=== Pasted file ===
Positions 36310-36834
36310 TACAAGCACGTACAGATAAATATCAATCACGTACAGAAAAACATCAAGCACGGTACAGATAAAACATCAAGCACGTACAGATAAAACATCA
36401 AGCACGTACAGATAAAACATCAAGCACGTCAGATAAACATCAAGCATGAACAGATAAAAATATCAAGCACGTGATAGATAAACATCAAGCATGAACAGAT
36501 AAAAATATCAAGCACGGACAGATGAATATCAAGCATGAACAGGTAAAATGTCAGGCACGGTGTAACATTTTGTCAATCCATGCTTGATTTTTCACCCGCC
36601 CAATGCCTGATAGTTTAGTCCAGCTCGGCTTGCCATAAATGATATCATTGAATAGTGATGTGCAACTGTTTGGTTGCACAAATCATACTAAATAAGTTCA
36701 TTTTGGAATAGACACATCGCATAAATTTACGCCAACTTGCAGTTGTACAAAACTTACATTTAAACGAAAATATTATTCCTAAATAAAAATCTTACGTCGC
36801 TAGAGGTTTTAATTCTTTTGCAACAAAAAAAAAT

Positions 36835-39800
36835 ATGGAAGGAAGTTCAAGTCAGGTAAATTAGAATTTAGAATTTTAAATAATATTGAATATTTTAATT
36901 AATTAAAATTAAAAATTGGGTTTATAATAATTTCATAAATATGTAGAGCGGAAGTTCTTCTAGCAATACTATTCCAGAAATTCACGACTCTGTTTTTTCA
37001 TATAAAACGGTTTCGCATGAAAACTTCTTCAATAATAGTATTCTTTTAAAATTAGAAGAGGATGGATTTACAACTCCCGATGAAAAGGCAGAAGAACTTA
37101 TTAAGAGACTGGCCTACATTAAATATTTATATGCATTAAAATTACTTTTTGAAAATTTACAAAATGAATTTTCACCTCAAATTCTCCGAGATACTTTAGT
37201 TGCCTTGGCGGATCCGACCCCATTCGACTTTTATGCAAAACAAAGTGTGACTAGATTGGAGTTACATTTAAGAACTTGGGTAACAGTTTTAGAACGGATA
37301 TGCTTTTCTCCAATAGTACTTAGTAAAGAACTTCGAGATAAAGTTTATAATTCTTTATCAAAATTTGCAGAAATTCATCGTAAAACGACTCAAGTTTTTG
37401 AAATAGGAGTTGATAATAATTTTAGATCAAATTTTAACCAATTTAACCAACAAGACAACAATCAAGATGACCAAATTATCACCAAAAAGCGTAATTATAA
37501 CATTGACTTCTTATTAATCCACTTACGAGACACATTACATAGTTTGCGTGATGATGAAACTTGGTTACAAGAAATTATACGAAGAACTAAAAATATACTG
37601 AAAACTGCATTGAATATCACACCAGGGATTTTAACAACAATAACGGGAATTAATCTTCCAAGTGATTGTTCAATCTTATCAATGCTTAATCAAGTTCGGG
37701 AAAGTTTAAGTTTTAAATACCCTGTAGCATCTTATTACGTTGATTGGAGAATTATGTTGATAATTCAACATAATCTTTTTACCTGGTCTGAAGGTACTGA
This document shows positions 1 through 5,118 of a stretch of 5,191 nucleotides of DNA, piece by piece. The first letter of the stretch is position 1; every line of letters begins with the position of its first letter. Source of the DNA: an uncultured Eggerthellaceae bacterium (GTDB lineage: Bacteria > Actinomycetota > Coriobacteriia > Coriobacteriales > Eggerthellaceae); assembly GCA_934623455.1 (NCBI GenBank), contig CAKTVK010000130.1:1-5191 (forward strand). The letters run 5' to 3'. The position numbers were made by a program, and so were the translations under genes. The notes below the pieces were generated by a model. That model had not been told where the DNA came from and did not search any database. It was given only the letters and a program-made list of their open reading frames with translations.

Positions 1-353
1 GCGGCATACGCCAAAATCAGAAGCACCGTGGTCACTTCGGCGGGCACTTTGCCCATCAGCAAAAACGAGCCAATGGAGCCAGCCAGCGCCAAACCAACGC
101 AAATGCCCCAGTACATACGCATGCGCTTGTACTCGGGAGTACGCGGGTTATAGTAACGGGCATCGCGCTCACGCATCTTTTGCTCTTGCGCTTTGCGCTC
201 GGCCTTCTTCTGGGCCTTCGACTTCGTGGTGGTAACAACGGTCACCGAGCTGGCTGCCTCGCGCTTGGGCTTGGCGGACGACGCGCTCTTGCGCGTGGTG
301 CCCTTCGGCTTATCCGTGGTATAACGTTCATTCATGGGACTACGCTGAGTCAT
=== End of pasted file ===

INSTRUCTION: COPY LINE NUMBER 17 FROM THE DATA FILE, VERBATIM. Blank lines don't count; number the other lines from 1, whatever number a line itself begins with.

37601 AAAACTGCATTGAATATCACACCAGGGATTTTAACAACAATAACGGGAATTAATCTTCCAAGTGATTGTTCAATCTTATCAATGCTTAATCAAGTTCGGG